“The transition period requires cows to go from zero to 60 miles per hour in a very short amount of time,” said Curt Vlietstra, D.V.M., Boehringer Ingelheim. “Due to metabolic demands placed on cows during this time, they are more likely to be affected by a variety of early-lactation diseases that hurt productivity. Anything we can do to help ease this transition is important for the cow.”
Drying cows off more comfortably
A successful transition begins with a successful dry period. One key step, along with ensuring that dry cows are in a comfortable environment, is to lower a cow’s udder pressure and discomfort. This can be accomplished with a relatively new method — administering an oral mineral bolus that’s designed to reduce milk production at dry off.
“The salts found in this supplement will lower a cow’s pH,” Dr. Vlietstra explained. “It signals to the cow that she doesn’t have the energy to make milk.” This reduction in milk production leads to less udder engorgement, and ultimately allows the udder to rest and rejuvenate.
Getting fresh cows off to the right start
Once cows freshen, the game changes and calcium becomes a priority due to colostrum and subsequent milk production. Most second-and-greater-lactation cows cannot maintain adequate calcium levels after calving, which often triggers clinical hypocalcemia (commonly known as milk fever) or subclinical hypocalcemia.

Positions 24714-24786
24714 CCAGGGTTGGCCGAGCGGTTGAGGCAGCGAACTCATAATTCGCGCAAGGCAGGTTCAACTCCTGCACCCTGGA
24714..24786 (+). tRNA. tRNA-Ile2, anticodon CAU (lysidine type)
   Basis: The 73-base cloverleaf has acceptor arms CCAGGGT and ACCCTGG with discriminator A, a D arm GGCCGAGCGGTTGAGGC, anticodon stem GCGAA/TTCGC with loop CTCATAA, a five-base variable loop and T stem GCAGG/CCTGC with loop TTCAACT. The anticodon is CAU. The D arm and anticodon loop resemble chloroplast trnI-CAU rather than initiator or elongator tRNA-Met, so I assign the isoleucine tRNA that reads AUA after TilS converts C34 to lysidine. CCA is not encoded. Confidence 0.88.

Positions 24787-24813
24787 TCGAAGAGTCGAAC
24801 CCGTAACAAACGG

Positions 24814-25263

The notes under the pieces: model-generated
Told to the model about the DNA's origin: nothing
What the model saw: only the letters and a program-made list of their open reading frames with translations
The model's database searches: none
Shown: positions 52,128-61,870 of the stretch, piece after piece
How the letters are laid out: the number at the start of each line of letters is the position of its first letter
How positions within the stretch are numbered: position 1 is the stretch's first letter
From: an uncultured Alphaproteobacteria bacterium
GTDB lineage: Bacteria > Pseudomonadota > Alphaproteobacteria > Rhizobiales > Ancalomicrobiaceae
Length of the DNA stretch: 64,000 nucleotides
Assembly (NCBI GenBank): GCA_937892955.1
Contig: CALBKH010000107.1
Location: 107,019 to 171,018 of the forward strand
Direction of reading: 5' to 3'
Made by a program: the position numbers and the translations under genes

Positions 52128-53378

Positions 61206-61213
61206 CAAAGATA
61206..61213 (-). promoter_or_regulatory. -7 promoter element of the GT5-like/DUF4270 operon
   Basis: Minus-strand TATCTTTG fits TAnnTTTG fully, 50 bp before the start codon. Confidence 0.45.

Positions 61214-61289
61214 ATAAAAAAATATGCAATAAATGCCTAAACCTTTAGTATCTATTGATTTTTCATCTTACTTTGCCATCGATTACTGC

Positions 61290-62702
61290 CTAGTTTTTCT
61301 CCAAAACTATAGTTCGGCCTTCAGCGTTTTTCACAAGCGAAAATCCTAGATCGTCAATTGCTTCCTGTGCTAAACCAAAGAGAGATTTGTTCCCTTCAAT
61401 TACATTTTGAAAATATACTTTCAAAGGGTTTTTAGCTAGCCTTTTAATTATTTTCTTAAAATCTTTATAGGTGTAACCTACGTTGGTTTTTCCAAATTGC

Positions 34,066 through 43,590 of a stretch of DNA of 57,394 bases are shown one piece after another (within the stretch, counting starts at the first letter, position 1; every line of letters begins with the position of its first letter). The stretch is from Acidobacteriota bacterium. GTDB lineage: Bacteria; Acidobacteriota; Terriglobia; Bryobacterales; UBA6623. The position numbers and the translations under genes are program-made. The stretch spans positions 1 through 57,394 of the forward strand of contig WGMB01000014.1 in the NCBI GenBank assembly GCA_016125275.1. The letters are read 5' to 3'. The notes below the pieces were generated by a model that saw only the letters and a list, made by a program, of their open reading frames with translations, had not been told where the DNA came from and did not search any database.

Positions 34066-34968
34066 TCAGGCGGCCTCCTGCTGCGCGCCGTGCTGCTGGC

Dr. Vlietstra recommends giving at-risk cows one calcium bolus at freshening and another 12 to 24 hours later. “You also want to give fresh cows the right type of calcium at calving,” he added. “When looking at boluses, check the ingredients carefully. The best oral calcium sources are acidogenic salts, such as calcium chloride and calcium sulfate.” Calcium chloride is rapidly absorbed, while the calcium sulfate provides a sustained release of calcium during the post-calving period.
Producers should also look for boluses with a fat coating. A fat coating makes it easier for animals to swallow, and provides protection from calcium chloride, which is caustic.
Dr. Vlietstra encourages working with a veterinarian to develop and implement a comprehensive transition-cow program best suited for your operation.
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